7 March 2015
Another long travel day today. We had the option of a 4.00am or an 8.00am start because in between we would hit peak traffic in Guatemala City – even on a Saturday. We meet at 7.00am to head out for breakfast and then on the bus by 8.00. Guatemala City is only 45km away but we hit a traffic jam pretty early and end up an hour behind time.
We head downhill to Guatemala City at about 1700m above sea level and reach the outskirts pretty quickly (there are 3 million people). We pass some really poor-looking neighbourhoods with shacks perched on the hillsides. One area was apparently so dangerous that not even the police venture there.
After Guatemala City we are basically just heading down to sea level. Heading out, the hillsides are very barren-looking with nothing like the lush farmlands we had seen driving up to the highlands. There is a ‘plateau’ area where there are vast fields of melons being grown and people harvesting. All along the side of the road are stalls piled high with different melons. We go through an agricultural check point for Mediterranean Fruit Fly but they don’t take much notice of us – we had been warned not to take any fruit with us.
Heading down again there are pine forests and lots of mixed trees, including avocadoes that are looking sad and virtually leafless after the dry season. Then we pass vast rubber plantations and more oil palms. These remind us of the problems the United Fruit Company (now Chiquita) had caused the locals by buying up vast areas of land at cheap prices, not using it but making sure there was no competition for them or the US.
The roads are narrow and filled with container trucks heading to and from the port. It rains most of the day and we are held up even more behind trucks, so we miss our opportunity to go by boat to Finca Paraiso (the hot spring waterfalls). We stop instead first on the top of the Rio Dulce bridge (the biggest in central America) to take photos and then for lunch in the town of Fronteras (often known as Rio Dulce – sweet river) at the Jake Brake Saloon (at 3.00pm and aren’t served until 4.30!). Of course, it stops raining and it would have been nice at the waterfalls.
Then we are transferred by boat to Tortugal River Lodge and shown our accommodation. The 8 women share an open air “villa” that has 4 beds upstairs and 4 downstairs. It is bamboo and built out over the river with mesh walls (mosquito heaven). We explore the board walk around the lodge. We are quite close to the 1km long Rio Dulce bridge that spans the river – it has a very high centre to allow sailing boats to pass underneath. The river links Lake Izabal (largest lake in Guatemala) to the Caribbean coast and it appears to be very popular with the wealthy boating community. There are all nationalities moored up around our lodge.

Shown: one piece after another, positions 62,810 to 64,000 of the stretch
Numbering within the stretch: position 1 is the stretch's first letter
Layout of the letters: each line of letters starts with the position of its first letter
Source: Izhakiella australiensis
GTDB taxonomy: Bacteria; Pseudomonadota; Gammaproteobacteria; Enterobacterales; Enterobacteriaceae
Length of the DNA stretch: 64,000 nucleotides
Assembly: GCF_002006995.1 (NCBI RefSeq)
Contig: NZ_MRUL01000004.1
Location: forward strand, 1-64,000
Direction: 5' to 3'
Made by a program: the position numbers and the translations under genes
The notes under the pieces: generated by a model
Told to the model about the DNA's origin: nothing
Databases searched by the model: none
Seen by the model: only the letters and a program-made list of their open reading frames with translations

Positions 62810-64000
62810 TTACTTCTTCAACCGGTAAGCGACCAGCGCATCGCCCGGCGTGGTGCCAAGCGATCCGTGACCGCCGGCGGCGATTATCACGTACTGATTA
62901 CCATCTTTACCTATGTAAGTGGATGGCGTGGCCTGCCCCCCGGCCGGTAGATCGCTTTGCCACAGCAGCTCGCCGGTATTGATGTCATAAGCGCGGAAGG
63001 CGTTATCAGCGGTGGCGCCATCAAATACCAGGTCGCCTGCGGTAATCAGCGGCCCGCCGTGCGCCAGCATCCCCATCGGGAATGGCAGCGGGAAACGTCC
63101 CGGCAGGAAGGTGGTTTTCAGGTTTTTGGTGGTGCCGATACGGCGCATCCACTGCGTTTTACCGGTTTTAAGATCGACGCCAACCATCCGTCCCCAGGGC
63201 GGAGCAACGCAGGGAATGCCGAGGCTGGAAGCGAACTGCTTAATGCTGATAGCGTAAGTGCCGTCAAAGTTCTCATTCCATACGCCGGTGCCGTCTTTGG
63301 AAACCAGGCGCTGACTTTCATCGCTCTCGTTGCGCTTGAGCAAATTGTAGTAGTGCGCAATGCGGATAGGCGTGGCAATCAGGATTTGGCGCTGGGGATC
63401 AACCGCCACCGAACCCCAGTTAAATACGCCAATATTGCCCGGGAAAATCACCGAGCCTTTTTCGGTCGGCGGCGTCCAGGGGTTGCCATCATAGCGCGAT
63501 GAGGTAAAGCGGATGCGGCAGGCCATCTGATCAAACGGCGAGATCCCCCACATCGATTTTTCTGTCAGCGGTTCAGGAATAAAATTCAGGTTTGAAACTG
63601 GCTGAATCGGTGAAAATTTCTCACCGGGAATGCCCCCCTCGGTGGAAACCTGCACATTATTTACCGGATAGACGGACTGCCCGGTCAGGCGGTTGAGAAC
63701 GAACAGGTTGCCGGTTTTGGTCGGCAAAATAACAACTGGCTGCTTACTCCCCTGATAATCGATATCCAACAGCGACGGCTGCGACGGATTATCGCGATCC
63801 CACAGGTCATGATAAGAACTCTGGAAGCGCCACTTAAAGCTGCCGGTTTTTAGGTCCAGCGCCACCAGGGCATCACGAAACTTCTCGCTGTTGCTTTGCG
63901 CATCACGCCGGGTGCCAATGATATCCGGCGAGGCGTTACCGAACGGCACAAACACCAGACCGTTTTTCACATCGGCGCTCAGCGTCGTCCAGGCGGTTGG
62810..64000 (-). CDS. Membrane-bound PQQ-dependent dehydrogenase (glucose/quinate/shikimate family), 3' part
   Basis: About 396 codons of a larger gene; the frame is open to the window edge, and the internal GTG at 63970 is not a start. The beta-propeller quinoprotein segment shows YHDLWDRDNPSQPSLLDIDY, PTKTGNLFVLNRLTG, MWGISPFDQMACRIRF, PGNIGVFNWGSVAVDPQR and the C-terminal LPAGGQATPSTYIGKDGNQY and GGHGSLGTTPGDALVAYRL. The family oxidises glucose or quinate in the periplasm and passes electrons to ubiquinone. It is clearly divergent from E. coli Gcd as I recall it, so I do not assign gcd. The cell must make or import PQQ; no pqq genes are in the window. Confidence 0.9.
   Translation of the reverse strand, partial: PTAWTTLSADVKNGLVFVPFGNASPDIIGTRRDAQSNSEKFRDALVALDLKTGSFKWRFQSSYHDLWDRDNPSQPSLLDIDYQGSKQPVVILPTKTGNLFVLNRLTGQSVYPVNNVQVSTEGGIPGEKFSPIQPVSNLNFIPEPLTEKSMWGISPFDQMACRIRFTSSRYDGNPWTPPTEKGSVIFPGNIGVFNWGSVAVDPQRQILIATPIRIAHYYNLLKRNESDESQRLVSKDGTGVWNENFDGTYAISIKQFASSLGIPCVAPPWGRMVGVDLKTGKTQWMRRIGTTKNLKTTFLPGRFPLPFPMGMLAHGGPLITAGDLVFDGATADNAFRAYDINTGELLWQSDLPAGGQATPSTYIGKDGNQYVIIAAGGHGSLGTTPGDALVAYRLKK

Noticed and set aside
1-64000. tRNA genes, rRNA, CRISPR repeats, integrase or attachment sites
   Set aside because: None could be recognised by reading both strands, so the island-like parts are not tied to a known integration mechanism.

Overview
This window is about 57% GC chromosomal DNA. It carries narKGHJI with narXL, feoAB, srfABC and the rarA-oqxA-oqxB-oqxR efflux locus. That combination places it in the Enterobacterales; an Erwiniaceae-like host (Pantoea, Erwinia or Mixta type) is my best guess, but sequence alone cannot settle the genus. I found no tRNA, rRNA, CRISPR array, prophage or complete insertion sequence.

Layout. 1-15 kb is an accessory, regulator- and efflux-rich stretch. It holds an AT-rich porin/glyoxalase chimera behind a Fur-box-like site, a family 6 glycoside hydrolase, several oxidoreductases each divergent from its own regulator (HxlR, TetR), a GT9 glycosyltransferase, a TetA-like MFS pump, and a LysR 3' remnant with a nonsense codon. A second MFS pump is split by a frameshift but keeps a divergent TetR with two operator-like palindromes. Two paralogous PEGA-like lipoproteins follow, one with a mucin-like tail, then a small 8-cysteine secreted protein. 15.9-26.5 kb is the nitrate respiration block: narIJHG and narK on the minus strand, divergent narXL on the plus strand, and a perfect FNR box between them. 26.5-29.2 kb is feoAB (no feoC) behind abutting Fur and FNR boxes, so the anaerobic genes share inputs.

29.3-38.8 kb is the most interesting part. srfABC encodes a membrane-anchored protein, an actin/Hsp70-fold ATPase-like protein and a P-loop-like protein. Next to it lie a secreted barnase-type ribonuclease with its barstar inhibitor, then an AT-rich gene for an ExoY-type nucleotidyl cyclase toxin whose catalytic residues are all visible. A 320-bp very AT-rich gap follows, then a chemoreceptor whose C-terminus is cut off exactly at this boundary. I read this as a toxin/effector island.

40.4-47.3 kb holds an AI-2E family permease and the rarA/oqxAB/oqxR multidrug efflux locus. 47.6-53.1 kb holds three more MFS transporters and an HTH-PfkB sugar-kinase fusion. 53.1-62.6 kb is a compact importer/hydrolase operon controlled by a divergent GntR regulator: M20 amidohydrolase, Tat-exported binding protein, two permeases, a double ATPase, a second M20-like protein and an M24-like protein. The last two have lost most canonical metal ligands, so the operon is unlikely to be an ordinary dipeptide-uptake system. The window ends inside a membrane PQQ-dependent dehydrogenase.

With such a late lunch we just have drinks and head to bed early wondering whether we will get up early to go to the waterfalls (if it isn’t still raining). All night we hear the rumble of trucks climbing up the bridge and then engine braking down the other side. There was also a surprising amount of boat traffic as well. On a more natural front there were all sorts of frogs, birds and insects (and many other unidentified sounds), all with the heavy rain that set in.
For this and other similar trips see:
Peregrine Adventures Travel Destinations (Comfort and independent tours)
Geckos Adventures Deals for South & Central America (for 18 to 30s)
Note: After people telling me they had booked an Intrepid Tour on my recommendation, I now have affiliate links with the Intrepid Travel group of companies and may receive a commission if you book a tour online within a couple of months after clicking through to these sites. So if you are enjoying my tips and stories and finding them useful in choosing your own travel, please click on these links and help me to bring you more ☺.